This a testament to people who believed we could do better -- and took a risk. We care about our reputation and our work we do." 

 

Related Slideshow: Central Falls Third Year Transformation Report 10.18.13

The Central Falls School District released the week of October 15, 2013 its "Third Year Tranformation Report", conducted by the Education Alliance at Brown University and the Annenberg Institute for School Reform at Brown.  

The report is a detailed analysis of Central Falls High School's implemention of a comprehensive transformation plan adopted in 2010. 

Prev Next

Graduation Rates

Central Falls High School Graduation Rates

2008 - 2009: 48%

2009 - 2010: 52%

2010 - 2011: 71%

2011 - 2012: 70%

Prev Next

Staff Survey

CFHS has a clear vision of reform that is linked to standards for student learning and development -- agree or strongly agree

Year 1: 56%

Year 2: 54%

Year 3: 70%

Prev Next

Staff Survey

Staff and leadership openly discuss efforts to improve CFHS -- agree or strongly agree

Year 1: 42%

Year 2: 69%

Year 3: 83%

Prev Next

Staff Survey

CFHS has made changes to better meet the needs of its diverse student body - agree or strongly agree

Year 1: 58%

Year 2: 68%

Year 3: 84%

Prev Next

Staff Survey

Communication between high school leadership and teachers had improved this school year - agree or strongly agree

Year 1: 40%

Year 2: 67%

Year 3: 77%

Prev Next

Student Survey

My teachers keep me interested in class - agree or strongly agree

2010-2011:  

Central Falls, 40%  

RI State, 30%                

2011-2012:  

Central Falls, 42%

RI State, 32%               

2012-2013:  

Central Falls, 63%,  

RI State, 57%            

Prev Next

Student Survey

My teachers inspire me to do my best work -- agree or strongly agree                    

2010-2011:  

Central Falls, 51%

RI State, 39%                

2011-2012:  

Central Falls, 52%

RI State, 40%               

2012-2013:  

Central Falls, 74%,  

RI State, 64%        

 
 

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Comments:

If 48 out of 100 kids were graduating then and 70 out of 100 are graduating now, that is a 68% increase in the graduation rate.

20% of 48 is 9.

Comment #1 by Edward Smith on 2013 10 19

Wait, this is suppose to an improvement? From what, extremely stupid kids to just really stupid kids?

I'm guessing these kids will now be able to work to 7-11s instead of being paperboys.

"The report, which was conducted by the Education Alliance at Brown University along with the Annenberg Institute for School Reform at Brown, also found that Central Falls High School NECAP mathematics proficiency rate double from 7% in 2011 to 13% in 2012, and saw its dropout rate decrease from 35% for the class of 2009-2010 to 14% for the class of 2011-2012"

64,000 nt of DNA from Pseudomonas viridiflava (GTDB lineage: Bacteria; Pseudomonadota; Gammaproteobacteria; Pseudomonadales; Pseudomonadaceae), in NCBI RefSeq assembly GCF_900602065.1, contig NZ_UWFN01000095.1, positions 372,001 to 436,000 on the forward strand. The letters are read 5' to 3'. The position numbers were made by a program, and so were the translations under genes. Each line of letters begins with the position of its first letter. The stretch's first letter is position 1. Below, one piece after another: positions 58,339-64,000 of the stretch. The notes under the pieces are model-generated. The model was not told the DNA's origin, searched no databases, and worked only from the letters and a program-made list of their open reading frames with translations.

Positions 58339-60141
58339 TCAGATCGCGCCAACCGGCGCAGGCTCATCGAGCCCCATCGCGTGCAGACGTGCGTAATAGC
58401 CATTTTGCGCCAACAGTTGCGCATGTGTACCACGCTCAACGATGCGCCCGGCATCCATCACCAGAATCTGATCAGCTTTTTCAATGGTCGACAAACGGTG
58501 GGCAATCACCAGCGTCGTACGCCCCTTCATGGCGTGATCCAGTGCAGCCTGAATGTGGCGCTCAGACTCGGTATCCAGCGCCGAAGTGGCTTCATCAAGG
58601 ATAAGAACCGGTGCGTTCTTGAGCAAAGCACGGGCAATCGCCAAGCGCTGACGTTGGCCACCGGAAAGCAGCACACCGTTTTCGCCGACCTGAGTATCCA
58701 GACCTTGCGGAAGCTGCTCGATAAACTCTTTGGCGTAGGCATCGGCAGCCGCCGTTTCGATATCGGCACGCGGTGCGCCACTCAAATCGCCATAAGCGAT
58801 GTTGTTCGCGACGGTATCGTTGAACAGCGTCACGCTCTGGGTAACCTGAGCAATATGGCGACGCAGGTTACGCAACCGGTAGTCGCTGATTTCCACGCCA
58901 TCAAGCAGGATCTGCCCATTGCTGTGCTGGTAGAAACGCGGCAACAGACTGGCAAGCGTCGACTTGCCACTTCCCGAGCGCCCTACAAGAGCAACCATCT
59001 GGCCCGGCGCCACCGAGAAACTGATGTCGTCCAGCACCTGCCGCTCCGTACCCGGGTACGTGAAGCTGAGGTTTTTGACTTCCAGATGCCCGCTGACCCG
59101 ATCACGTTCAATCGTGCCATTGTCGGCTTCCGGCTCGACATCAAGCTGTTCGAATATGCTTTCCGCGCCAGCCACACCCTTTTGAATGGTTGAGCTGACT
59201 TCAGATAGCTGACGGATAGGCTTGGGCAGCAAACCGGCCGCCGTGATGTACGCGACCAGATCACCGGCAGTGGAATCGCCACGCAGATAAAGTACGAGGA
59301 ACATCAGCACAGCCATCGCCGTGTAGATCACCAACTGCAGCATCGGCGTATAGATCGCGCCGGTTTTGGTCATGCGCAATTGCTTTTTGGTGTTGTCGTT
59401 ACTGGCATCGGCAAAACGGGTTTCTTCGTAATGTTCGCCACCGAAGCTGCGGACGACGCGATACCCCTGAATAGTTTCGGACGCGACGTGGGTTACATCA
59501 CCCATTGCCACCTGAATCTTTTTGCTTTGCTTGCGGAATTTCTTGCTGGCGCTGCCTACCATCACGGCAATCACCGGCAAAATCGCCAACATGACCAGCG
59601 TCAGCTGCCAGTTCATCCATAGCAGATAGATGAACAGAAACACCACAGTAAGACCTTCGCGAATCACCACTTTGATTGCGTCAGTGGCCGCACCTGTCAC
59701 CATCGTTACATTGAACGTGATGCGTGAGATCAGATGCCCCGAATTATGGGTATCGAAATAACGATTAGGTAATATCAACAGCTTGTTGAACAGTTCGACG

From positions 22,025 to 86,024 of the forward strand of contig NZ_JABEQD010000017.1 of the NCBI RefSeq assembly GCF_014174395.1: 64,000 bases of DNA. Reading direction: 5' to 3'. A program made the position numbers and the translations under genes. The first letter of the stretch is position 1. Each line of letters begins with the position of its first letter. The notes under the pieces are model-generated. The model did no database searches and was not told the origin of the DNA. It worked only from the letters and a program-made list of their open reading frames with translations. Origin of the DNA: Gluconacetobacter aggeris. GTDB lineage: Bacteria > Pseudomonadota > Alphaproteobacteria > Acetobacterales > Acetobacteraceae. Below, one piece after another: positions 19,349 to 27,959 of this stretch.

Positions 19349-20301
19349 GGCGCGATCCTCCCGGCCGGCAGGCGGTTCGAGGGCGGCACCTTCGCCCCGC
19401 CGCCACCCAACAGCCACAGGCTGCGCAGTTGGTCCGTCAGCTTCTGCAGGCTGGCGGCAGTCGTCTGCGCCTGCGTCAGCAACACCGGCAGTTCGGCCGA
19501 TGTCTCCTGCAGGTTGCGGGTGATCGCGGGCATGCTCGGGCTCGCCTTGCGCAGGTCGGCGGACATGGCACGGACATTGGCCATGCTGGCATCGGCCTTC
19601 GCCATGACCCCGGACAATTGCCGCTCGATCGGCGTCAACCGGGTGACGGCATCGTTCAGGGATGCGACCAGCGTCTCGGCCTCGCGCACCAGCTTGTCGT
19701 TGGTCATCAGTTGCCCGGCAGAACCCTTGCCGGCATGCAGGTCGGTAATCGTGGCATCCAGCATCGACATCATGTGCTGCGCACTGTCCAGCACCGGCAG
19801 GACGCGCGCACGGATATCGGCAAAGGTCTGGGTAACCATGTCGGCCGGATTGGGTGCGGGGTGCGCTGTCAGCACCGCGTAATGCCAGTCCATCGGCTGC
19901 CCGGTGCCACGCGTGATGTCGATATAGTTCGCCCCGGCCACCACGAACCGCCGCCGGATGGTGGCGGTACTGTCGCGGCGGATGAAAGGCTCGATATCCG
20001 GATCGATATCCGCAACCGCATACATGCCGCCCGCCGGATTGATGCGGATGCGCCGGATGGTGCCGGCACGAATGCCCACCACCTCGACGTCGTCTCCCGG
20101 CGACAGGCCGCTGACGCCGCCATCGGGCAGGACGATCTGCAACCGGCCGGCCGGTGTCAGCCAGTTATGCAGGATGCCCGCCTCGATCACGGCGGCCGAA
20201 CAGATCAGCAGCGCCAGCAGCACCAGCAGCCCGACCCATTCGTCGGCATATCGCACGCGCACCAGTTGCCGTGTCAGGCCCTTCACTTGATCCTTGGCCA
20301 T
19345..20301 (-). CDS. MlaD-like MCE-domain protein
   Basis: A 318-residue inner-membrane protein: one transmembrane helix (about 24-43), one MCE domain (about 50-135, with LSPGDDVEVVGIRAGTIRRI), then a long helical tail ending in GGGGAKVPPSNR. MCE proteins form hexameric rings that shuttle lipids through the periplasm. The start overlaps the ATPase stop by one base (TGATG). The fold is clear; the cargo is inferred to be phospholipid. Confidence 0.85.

Comment #2 by RolandJ Lavallee on 2013 10 19

When you lower the standards you get higher graduation rate.

Comment #3 by LENNY BRUCE on 2013 10 19

Roland, clearly your remark is rather stupid. The NECAP scores doubled in one year. That is huge progress for a school that had hit rock bottom. What would satisfy you, that they jump from 7% to 80% in one year? How about early admission to Harvard?

Comment #4 by Edward Smith on 2013 10 19

That's great. When are they going to pay the nearly $12 million a year towards their own schools as the State School Funding formula shows them to be capable of paying?

http://www.golocalprov.com/news/winners-and-losers-how-schools-will-make-out-under-new-law/

Most cities and towns would look like they are poor by only raising their property taxes by 3.2% over 19-20 years.

http://www.fop.net/servlet/display/news_article?id=3972&XSL=xsl_pages/public_news_individual.xsl&nocache=22986222

Comment #5 by Jim D on 2013 10 19

to all of you young ladies and gentlemen at Central --ignore the very negative comments . Go on to be the best you can---remember you do not have to be the very best---you have top try to be the very best. If you do most of us will be very proud of you

Comment #6 by Howard Miller on 2013 10 19

The problem with this analysis is that it uses year 1 of the intervention as the baseline. OF COURSE climate has improved since the year after the school was declared a failure nationally, everyone was fired, unfired, etc. We all pay for annual surveys of teachers and students through RIDE, so we could easily make comparisons to before RIDE's latest intervention.

Same thing with test scores. Reading and writing are both down from their peaks in 2009 (pre-transformation). This important fact is completely omitted from the report, despite the fact that maintaining ELA proficiency is half of the second strategic goal (of 3) for the transformation.

Comment #7 by Tom Hoffman on 2013 10 21

SO how did 70% graduate if only 13% were proficient in math?

Comment #8 by barnaby morse on 2013 10 21

"Proficiency" on the NECAP is set far, far higher than anyone would set the bar for a minimum graduation standard.

Comment #9 by Tom Hoffman on 2013 10 21

Another Diploma Mill making the sheepskin meaningless.

Comment #10 by Jim D on 2013 10 21